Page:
Tim Cook: 'We Need to Decide as a Nation How Much Power the Government Should Have'

Apple CEO Tim Cook speaks at an event to announce new products at Apple headquarters, Monday, March 21, 2016.

Apple CEO Tim Cook speaks at an event to announce new products at Apple headquarters, Monday, March 21, 2016. Marcio Jose Sanchez/AP

Cook continued to frame the Apple-FBI hearing as an issue of national importance over the principle of privacy.

On the day before his company is due to go up against the FBI in federal court, Apple CEO Tim Cook opened a March 21 product-launch event, where the new iPhone SE was announced, by saying Apple “will not shrink” from its “responsibility” to protect its customers’ data and privacy from the US government.

To applause from the audience gathered for the launch event on Apple’s campus in Cupertino, California, Cook said:

“We did not expect to be in this position at odds with our own government. But we believe strongly we have a responsibility to help you protect your data and protect you privacy. We owe it to our customers, and we owe it to our country. This is an issue that impacts all of us, and we will not shrink from this responsibility.”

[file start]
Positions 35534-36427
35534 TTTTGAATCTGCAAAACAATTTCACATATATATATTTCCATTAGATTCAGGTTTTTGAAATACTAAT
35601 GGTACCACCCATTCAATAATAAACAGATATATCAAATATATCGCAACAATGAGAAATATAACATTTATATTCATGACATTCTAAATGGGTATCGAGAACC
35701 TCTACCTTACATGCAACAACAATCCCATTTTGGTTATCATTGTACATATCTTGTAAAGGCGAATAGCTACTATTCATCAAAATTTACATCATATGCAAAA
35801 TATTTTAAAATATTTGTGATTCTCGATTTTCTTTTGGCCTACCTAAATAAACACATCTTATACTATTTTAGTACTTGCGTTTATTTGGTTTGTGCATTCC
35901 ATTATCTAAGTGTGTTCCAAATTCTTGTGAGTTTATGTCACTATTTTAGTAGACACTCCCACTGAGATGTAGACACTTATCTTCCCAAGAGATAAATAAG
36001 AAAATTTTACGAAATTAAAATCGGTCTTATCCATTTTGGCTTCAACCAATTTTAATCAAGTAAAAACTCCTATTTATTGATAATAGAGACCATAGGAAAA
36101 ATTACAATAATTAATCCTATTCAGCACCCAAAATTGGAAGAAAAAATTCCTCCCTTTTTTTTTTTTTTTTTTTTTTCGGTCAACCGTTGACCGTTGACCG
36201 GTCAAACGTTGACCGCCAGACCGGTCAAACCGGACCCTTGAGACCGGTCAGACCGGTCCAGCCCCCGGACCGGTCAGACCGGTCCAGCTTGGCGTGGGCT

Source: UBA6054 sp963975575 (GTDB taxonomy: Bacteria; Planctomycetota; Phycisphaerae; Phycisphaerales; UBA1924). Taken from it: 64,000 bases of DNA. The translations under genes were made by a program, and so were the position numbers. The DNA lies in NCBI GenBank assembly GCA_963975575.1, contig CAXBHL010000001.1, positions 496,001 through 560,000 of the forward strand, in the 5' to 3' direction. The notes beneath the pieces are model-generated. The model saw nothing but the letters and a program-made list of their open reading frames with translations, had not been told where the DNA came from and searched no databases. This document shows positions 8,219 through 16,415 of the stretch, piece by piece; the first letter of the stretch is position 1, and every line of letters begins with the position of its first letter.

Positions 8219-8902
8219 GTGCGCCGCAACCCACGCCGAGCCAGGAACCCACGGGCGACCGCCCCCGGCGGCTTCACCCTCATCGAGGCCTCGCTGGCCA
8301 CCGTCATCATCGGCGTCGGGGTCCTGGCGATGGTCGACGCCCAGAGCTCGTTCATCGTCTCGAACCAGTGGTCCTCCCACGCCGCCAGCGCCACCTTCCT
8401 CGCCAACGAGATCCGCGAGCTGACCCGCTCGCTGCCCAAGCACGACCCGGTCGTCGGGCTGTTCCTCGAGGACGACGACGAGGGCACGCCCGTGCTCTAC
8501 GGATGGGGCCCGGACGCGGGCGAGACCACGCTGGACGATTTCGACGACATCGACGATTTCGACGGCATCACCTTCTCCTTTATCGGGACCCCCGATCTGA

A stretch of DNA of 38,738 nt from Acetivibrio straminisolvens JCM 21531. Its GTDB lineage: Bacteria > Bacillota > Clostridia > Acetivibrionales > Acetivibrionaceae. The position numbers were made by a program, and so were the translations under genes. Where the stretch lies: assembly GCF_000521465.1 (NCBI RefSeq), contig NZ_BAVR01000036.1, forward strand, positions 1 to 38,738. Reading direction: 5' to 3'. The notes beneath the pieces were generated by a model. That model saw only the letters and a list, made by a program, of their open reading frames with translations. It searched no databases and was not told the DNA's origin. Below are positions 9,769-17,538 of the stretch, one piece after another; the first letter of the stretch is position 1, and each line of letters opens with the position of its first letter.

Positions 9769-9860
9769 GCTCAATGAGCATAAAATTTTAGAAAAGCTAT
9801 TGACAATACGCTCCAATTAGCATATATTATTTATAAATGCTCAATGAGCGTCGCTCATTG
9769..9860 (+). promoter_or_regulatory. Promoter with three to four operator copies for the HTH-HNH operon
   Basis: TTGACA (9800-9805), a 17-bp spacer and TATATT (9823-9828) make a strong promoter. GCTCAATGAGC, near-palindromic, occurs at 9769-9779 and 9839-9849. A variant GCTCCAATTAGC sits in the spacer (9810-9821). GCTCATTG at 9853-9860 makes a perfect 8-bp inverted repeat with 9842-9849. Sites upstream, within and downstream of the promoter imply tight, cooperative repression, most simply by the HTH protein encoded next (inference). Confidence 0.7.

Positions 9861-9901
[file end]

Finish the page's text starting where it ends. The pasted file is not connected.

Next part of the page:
Cook continued to frame the Apple-FBI hearing as an issue of national importance over the principle of privacy, and one that should be decided by the country as a whole, not as an isolated incident over a single phone.

“We need to decide as a nation how much power the government should have over our data and over our privacy,” he said.

Apple has been ordered to help the FBI bypass security mechanisms on an iPhone belonging to one of the assailants in the San Bernardino, California, shootings. Apple has challenged the order, and a hearing over that challenge is scheduled for tomorrow (March 22) at the Riverside federal courthouse in California.

Cook’s opening remarks today will surely set the tone for tomorrow’s hearing, which is already shaping up to be a media circus.

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